As suggested earlier, at present there are several initiatives underway aiming to address environmental and social practice in biofuel production. To the extent that these are non-governmental voluntary initiatives, they would fall outside the scope of the TBT. However, there is growing concern about the impact of the proliferation of private environmental and social standards on market access for developing countries. These standards are driven by Northern countries’ concerns and are considered a new form of protectionism or so-called ‘market entry’ barriers. Though it is important to have guidance to ensure compliance with minimum environmental and social standards on biofuels, as there is potential for environmental and social damage, these initiatives need to be created in such a way that they do not constitute unnecessary barriers to trade. The complex procedures and high costs usually associated with these assurance schemes also raise concerns about the regressive effect these may have on small producers in developing countries.
If biofuels are considered industrial goods, their trade is governed by the rules of GATT and domestic support from the Agreement on Subsidies and Countervailing Measures (SCM).
The SCM monitors the use of subsidies in order to reduce or eliminate their trade distorting effect. The Agreement provides a definition of the term “subsidy”, which contains three basic elements: (i) a financial contribution (ii) by a government or any public body within the territory of a Member (iii) which confers a benefit. All three of these elements must be satisfied in order for a subsidy to exist.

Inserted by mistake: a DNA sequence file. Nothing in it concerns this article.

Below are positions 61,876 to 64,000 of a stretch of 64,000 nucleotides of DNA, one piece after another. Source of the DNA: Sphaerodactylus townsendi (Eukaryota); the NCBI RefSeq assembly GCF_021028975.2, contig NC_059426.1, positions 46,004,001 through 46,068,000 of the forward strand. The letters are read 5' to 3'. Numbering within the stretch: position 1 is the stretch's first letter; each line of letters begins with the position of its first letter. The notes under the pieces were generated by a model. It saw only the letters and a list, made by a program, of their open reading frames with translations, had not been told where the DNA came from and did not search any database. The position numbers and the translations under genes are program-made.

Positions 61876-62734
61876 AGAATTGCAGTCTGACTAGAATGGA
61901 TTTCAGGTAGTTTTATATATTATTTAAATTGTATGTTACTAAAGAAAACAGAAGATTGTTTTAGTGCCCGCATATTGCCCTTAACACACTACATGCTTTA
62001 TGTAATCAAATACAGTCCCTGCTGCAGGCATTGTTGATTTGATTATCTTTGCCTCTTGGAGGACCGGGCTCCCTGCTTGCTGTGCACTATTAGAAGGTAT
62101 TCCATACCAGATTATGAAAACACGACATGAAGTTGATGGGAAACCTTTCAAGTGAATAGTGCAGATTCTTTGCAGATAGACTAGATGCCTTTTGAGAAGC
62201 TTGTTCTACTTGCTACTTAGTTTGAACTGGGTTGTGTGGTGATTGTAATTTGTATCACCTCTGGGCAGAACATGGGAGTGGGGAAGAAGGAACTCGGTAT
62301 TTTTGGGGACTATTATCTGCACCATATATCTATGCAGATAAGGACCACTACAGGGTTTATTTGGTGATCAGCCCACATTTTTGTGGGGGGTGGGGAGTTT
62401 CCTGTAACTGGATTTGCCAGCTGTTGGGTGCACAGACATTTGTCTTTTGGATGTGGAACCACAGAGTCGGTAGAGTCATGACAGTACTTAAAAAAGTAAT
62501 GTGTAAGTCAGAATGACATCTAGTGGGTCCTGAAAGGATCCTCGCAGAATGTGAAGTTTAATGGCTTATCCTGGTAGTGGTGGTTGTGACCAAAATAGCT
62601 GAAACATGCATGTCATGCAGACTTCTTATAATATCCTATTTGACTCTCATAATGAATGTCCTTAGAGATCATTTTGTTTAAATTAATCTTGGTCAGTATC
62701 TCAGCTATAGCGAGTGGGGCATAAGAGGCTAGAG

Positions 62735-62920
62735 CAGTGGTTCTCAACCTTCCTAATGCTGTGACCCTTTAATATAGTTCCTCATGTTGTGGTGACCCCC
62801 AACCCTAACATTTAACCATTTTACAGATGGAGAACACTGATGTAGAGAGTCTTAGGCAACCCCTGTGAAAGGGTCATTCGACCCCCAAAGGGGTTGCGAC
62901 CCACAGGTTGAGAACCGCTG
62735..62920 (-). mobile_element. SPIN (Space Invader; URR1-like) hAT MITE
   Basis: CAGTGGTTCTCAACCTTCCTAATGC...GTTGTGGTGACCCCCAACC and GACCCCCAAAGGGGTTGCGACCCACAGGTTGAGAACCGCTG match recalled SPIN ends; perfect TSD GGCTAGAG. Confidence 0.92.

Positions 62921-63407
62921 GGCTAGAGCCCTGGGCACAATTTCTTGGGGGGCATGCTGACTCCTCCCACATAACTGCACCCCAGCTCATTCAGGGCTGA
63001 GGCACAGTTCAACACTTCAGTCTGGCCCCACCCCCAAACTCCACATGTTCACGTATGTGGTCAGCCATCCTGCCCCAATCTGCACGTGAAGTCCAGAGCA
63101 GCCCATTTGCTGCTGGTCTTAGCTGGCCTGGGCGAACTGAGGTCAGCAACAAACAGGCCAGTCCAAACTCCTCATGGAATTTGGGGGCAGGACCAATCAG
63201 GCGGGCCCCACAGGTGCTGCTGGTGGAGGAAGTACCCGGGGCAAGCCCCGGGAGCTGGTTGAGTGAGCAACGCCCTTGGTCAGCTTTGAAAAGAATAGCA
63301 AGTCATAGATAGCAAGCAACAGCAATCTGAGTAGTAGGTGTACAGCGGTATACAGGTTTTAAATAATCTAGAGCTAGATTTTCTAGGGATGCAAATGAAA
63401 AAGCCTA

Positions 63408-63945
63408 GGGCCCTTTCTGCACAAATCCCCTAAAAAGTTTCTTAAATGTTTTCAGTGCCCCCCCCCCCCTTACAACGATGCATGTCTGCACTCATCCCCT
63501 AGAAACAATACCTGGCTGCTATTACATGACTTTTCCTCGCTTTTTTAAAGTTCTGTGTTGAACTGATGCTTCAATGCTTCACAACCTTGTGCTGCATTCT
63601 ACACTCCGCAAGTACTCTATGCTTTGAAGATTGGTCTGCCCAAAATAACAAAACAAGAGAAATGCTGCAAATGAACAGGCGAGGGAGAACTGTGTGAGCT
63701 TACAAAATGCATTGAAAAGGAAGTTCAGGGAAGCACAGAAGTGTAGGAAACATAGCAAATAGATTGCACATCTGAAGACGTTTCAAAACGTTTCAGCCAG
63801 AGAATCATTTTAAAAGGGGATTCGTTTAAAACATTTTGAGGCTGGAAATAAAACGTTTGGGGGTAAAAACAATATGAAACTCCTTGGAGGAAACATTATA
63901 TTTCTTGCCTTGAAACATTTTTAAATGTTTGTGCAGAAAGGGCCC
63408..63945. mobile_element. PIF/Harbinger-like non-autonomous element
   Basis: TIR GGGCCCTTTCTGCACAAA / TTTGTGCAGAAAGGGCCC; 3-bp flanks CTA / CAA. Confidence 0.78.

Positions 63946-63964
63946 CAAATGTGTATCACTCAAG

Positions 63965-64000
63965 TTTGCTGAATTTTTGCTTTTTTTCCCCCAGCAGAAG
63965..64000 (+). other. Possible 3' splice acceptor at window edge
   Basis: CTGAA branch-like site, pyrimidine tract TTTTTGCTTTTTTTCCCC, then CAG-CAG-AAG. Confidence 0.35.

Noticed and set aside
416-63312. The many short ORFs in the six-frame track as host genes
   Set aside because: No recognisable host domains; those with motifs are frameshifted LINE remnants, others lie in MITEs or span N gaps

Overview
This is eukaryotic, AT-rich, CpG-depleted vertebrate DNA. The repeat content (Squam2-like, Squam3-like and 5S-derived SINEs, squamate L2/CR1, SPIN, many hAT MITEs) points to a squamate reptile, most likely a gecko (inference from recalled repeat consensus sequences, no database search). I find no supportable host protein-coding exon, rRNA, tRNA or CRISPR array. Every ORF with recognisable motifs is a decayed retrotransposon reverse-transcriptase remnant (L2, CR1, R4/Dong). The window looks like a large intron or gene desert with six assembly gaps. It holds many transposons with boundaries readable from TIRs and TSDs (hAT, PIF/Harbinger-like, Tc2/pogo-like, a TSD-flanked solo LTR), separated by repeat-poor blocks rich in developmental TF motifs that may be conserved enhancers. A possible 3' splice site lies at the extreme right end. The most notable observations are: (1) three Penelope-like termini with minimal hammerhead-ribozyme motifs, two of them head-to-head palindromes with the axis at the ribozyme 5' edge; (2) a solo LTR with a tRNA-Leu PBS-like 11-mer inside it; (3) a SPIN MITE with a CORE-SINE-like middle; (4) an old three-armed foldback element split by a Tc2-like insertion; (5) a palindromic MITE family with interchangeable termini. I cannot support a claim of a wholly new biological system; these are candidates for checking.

There are three subsidy categories: prohibited, actionable and non-actionable. Prohibited subsidies relate to two practices: (1)the use of export subsidies – which are currently used in the biofuel industry and; (2)having receipt of the subsidy contingent upon using domestic inputs over imports. This reduces expected market access benefits for foreign suppliers of competing inputs and, hence, is considered trade distorting. Several programmes of this nature are already in place and more could develop as the industry expands output. For example, the US Department of Agriculture has established a subsidy for refiners to use soya oil as a feedstock for biodiesel. As this subsidy is only available if soya oil is used as the input, firms negatively affected by this subsidy, either petroleum producers or competing input producers, could argue that the subsidy nullifies or impairs benefits accruing to them under the WTO. If the issue was brought to the WTO and argued successfully, the US would have to withdraw this subsidy.
Non-actionable subsidies and actionable subsidies are non-trade distorting and trade distorting subsidies, respectively. According to Loppacher (2005) almost every subsidy that exists in the biofuel industry today would fulfil the conditions necessary to be considered an actionable subsidy under the SCM Agreement. If a subsidy exceeds 5 per cent of a product’s value and is administered in such a way as to be trade distorting, it is an actionable subsidy. Subsidies in both the biodiesel and ethanol markets are significantly higher than the suggested 5 per cent of the value of the product – reaching over 100 per cent of the selling price in the case of US biodiesel.